Of course, that’s not to take anything away from the artists earning their plaques. A Boogie Wit Da Hoodie, for example, recently secured his fifth plaque for The Bigger Artist, which featured the hit singles “Drowning.” A Boogie’s seemed to move in shadows, and his debut album was widely respected on both the critical and commercial fronts; in many ways, his story seemed reminiscent of the so-called Platinum Era, where positive word of mouth propelled sales. It’s sort of reminiscent to when an album like Xzibit’s Restless or Krayzie Bone’s Thug Mentality 1999 hit the hallmark; what they lacked in star power, they made up for with cohesive vision and quality music. Artists like 6Lack and Russ have also earned well-deserved plaques, and neither have had to resort to the stream-trolling game.

Either way you look at it, Cardi B still went gold in a single day. On that note, I leave you with these open questions. Do you feel as if the once-coveted platinum plaque has lost its luster? And if the answer is yes, how can we help restore the honor to its former glory?

For your viewing pleasure, here is a list of some of the albums to have earned platinum plaques in a pre-streaming era. If you’re a self-proclaimed hip-hop historian, you should do yourself a favor and sift through the contents. While it’s not entirely complete, it does paint a picture of a simpler time, when people actually had no qualms about spending money on quality music.



50 Cent – Get Rich Or Die Tryin
50 Cent – The Massacre
2Pac – Strictly 4 My N.I.G.G.A.Z..
2Pac – Me Against the World
2Pac – All Eyez on Me
2Pac – The Don Killuminati: The 7 Day Theory
BG – Chopper City in the Ghetto
Big Pun – Capital Punishment
Big Pun – Yeeeah Baby
Bone Thugs-n-Harmony – E. 1999 Eternal
Bone Thugs-n-Harmony – The Art Of War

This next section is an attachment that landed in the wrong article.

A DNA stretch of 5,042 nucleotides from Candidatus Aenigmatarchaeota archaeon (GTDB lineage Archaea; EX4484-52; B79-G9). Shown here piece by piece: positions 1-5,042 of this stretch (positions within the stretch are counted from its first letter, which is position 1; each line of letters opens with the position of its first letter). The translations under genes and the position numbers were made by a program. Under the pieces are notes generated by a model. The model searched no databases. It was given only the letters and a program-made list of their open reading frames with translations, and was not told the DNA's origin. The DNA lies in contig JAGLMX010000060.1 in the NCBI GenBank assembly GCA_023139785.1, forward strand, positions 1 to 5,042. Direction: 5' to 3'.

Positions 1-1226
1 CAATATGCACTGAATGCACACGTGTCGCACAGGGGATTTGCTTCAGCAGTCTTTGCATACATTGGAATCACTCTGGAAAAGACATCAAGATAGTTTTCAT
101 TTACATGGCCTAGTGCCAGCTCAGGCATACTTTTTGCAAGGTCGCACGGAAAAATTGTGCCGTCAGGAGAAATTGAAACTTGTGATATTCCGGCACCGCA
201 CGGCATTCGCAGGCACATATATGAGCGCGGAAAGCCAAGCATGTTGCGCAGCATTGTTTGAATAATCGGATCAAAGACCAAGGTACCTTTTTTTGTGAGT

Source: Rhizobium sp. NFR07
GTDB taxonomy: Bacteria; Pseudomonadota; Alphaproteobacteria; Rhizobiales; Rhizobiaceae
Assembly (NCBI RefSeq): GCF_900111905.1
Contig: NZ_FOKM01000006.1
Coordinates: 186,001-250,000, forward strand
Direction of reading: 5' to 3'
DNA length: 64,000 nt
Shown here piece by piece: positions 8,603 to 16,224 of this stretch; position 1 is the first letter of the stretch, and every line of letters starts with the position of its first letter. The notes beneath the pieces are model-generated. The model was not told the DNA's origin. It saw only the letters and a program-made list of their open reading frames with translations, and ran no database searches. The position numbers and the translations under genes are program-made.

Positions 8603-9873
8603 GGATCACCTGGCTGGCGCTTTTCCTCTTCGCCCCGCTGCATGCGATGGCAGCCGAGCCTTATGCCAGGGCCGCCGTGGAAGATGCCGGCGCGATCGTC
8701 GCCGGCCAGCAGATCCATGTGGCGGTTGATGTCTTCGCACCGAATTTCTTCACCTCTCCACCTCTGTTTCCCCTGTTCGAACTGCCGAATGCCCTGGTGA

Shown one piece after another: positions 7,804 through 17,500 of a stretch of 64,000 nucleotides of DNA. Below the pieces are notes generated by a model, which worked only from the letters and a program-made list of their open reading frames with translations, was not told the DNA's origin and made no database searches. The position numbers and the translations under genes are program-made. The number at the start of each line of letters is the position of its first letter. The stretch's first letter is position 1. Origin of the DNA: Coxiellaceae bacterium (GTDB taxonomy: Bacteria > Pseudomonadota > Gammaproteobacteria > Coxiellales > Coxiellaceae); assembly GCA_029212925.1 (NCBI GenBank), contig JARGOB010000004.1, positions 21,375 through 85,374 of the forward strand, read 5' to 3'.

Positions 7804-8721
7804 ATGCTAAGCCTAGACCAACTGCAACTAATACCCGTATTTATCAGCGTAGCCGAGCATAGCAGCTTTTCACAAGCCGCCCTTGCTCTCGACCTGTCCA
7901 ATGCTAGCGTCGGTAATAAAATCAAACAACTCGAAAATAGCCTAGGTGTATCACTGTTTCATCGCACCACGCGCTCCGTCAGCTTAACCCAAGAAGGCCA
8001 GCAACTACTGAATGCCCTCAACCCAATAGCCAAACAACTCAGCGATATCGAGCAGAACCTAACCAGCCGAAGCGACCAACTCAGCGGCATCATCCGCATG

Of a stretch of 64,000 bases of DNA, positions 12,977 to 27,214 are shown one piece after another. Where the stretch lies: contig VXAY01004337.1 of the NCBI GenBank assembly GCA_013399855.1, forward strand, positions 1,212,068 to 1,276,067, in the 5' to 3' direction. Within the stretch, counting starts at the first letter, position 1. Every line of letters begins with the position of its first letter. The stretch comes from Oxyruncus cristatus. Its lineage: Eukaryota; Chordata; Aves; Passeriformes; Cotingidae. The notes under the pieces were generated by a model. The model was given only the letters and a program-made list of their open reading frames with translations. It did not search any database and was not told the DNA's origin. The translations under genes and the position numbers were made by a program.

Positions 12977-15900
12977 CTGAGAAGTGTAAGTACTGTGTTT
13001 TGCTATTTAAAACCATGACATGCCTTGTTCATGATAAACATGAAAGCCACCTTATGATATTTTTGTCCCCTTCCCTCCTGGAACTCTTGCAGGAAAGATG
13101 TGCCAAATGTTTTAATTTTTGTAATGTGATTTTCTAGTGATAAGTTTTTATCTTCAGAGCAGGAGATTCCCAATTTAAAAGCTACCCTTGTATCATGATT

Bone Thugs-n-Harmony – BTNHResurrection
Busta Rhymes – The Coming
Busta Rhymes – When Disaster Strikes…
Busta Rhymes – E.L.E. (Extinction Level Event): The Final World Front
Busta Rhymes – Anarchy
Busta Rhymes – Genesis
Cam’Ron – Come Home With Me
D12 – Devil’s Night
DJ Quik – Quik Is The Name
Dr. Dre – The Chronic
Dr. Dre – 2001
DMX – It’s Dark & Hell Is Hot
DMX – Flesh Of My Flesh, Blood Of My Blood
DMX – And Then There Was X
DMX – The Great Depression
DMX – Grand Champ
E-40 – In A Major Way
Eminem – The Slim Shady LP
Eminem – The Marshall Mathers LP
Eminem – The Eminem Show
Eminem – Encore
Eve – Scorpion
Fabolous – Ghetto Fabolous
Fat Joe – Jealous Ones Still Envy (J.O.S.E.)
Ghostface Killah – Ironman
GZA – Liquid Swords
Ja Rule – Venni Vetti Vecci
Ja Rule – Rule 3:36
Ja Rule – Pain Is Love
Ja Rule – The Last Temptation
Jay-Z – Every Solo Album He’s Ever Done (thirteen)
Juvenile – 400 Degreez
Juvenile – Tha G-Code
Juvenile – Juve the Great
Krayzie Bone – Thug Mentality 1999
Lauryn Hill – The Miseducation of Lauryn Hill
Lil Wayne – The Block Is Hot
Lil Wayne – Tha Carter II
Lil Wayne – The Carter III
Lil Wayne – Tha Carter III
Lil Wayne – Tha Carter IV
Lloyd Banks – The Hunger For More
Ludacris – Back For Da First Time
Ludacris – Word Of Mouf
Ludacris – Chicken-n-Beer
Method Man – Tical
Method Man – Tical 2000: Judgement Day
Missy Elliott – Supa Dupa Fly
Missy Elliott – Miss E… So Addictive
Missy Elliott – Under Construction
Nas – Illmatic
Nas – It Was Written
Nas – I Am…
Nas – Stillmatic
Nas – God’s Son
NWA – Straigth Outta Compton
Nelly – Country Grammar
Nelly – Nellyville
Notorious B.I.G – Ready to Die
Notorious B.I.G. – Life After Death
Obie Trice – Cheers
OutKast – Every Album
Redman – Doc’s da Name 2000
Scarface – The Diary
Scarface – The Untouchable
Scarface – My Homies
Snoop Dogg – Doggystyle
Snoop Dogg – Tha Doggfather
Snoop Dogg – Da Game Is to Be Sold, Not to Be Told
Snoop Dogg – No Limit Top Dogg
Snoop Dogg – Tha Last Meal
St. Lunatics – Free City
The L.O.X. – We Are The Streets
Warren G – Regulate… G Funk Era
Xzibit – Restless
Wu-Tang Clan – Enter the Wu-Tang (36 Chambers)
Wu-Tang Clan – Wu-Tang Forever
Wu-Tang Clan – The W
Young Buck – Straight Outta Cashville

-by @FindlayMitch

Think about the IRONY here.  Some NEW SCHOOL artists have gone on RECORD to DOWNPLAY the contributions of some of our HIP HOP PIONEERS, while RAPPING or MUMBLING about all the MONEY, CARS, JEWELRY they have.  When in ESSENCE the PIONEERS had to WORK HARDER and reaped less of the benefits of the MUSIC INDUSTRY.  HAD THERE been no backs for them to stand on, a lot of them would not be REAPING the benefits they are for doing considerably LESS work. Nowadays, the TRADITIONAL STREET TEAMS behind the artist can be downsized to a few devoted ‘FRIENDS’ that can work SOCIAL MEDIA platforms for spins!  And if you are CRAFTY enough, you can TOTALLY manipulate SALES with an ALGORITHM in a computer program!  Look how far we have come and how far OFF BASE we have shifted….